The conversation around mental health is becoming more mainstream as millennials and generation Z children explore therapy and the notion of self-care. Tackling issues seen as taboo in Black communities, therapists help guide thoughts and emotions into positive patterns.
For those who suffer from mental health illnesses, including depression and anxiety, finding help can be hard and require a lot of energy. In relationships, partners suffering from mental health issues will rely on their significant other for a trustworthy safe space. However, if the need becomes too great, seeking professional help will help partners and their significant others learn to balance the needs of their relationship and their mind.
Stigmas surrounding mental health continue to be a main barrier in the lack of therapy. Many partners do not confide in their significant others that a mental health issue exists. Fear of ridicule, judgement and rejection are leading factors in keeping mental health concealed.
“It’s stigmatized. If you tell someone you’re going to see a therapist, they look at you sideways. Maybe not so much in the last year and a half because of the pandemic and people are open to it. I think mental health is very stigmatized and we come from a culture where you don’t talk about your business,” says Yasmine Toney, licensed professional counselor and physiotherapist. “I don’t think people are comfortable with how it will be received from their partner.”
In Black communities, life circumstances impact mental health and may help to aggravate episodes. Historically, African Americans have been subjected to years of mental angst and are now beginning to seek help.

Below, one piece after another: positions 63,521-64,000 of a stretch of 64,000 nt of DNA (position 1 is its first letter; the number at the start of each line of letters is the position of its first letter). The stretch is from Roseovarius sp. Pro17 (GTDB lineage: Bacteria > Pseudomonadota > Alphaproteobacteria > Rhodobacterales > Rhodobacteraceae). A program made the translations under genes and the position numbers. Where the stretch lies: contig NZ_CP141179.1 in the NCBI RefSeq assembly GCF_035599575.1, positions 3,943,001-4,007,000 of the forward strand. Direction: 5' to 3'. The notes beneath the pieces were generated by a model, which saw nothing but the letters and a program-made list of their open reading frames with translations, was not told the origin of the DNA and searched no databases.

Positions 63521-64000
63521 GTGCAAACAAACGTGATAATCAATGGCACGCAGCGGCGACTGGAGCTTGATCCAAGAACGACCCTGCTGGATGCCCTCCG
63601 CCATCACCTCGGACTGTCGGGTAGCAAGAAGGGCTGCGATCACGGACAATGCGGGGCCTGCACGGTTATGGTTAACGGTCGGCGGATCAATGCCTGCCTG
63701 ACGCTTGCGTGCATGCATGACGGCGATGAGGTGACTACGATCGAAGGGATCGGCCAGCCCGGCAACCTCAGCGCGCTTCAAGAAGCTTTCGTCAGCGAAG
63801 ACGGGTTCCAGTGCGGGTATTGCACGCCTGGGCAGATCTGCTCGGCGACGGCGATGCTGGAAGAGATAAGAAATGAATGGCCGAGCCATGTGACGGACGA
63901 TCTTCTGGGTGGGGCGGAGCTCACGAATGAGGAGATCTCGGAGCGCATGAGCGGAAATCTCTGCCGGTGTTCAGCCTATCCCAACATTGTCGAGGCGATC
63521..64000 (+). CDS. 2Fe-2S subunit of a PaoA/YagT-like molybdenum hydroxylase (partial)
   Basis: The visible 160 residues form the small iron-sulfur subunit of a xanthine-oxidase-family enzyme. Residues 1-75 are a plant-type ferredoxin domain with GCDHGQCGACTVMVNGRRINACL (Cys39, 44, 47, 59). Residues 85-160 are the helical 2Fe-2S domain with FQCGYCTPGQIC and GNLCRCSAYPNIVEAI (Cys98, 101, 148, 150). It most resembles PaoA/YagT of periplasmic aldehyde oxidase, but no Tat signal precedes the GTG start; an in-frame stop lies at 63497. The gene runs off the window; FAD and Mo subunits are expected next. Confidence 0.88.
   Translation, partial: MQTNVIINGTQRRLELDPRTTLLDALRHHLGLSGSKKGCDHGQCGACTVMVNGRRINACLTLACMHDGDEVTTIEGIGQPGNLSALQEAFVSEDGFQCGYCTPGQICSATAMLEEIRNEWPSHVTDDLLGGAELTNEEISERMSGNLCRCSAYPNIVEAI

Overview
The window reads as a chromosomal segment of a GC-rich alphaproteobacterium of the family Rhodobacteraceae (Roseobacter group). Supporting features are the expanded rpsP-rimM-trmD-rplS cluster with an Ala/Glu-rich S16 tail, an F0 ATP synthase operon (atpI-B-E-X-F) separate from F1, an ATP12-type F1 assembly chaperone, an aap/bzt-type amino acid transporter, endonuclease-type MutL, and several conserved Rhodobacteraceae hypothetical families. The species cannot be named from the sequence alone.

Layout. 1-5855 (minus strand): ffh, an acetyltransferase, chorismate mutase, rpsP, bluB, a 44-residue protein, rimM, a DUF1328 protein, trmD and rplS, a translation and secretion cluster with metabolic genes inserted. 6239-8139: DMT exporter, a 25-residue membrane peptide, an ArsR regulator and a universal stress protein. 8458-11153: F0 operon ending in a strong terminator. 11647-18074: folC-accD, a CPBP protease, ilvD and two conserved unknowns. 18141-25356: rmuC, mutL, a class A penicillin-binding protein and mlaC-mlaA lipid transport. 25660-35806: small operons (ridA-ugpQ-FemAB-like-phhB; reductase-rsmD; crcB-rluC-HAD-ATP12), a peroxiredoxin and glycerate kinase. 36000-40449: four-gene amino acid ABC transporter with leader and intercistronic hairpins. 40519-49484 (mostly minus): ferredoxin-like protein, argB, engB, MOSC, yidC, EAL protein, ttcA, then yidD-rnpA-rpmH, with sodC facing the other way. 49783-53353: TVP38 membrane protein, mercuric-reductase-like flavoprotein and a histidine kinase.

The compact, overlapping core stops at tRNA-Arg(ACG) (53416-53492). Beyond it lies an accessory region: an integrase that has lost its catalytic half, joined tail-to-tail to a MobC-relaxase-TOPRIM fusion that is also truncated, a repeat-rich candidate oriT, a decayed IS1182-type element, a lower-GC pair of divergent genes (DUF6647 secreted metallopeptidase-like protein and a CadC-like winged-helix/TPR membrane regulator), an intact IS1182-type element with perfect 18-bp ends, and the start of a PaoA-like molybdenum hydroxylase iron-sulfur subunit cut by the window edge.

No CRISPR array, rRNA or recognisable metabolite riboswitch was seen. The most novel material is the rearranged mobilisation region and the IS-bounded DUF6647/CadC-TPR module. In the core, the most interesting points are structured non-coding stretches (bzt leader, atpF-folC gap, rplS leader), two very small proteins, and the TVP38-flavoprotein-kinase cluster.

“We have a different umbrella because I think the trauma we’ve endured as a people substantiates mental illness in a way that I think is not always addressed or validated. A lot of our conditions perpetuate those diagnoses,” says Toney.
Being able to recognize signs that a partner is in peril will take time and open communication. Common shifts that can signal mental angst are changes in diet or appetite, mood swings, no upkeep or desire for personal hygiene and shifts in libido. Sleeping habits are also affected during mental health episodes.
“Telltale signs will really look like an altering of what is normal behavior. Keep in mind, too, that sometimes life happens and you’re just dealing with life and not a mental health episode. You have to pay attention to the person to know what is normal and what is abnormal to access if they are going through a mental health crisis,” says Toney.
Creating a safe and loving environment are key in reveal and in recovery. Remaining judgement-free and having a sense of understanding will help partners feel supported.
“I think education and knowing a little bit about it [mental illness], but also communication and asking how you can support them. There is no generic way that you can support a partner because everyone is different and everybody’s needs are different, but I will say having an open mind and being coachable and teachable [are important]. Every episode doesn’t look the same and not every person requires the same support,” says Toney. “Being able to communicate and vulnerable enough to try is the baseline for what support will look like. Hearing the person even if they aren’t talking because behavior is loud.”
There will be days when caring for a partner can be overwhelming. In these cases, partners are also encouraged to find healthy outlets and seek help if needed. Taking steps to secure personal mental health while helping a partner though episodes are essential to self-health. While partners are triggered, it is important to have a handle on stress and other factors that may cause an additional episode for self.
“First and foremost, you have to ask yourself if you are willing to be in that role because it requires a little bit more. Everyone has to take a self-assessment. Mental health is important for everybody. I think it’s really important knowing your threshold and how much you can take,” says Toney.
For partners, encouraging significant others to take action can, in some cases, help save their lives. Remaining a healthy and supportive fixture will ultimately help partners heal and relationships thrive.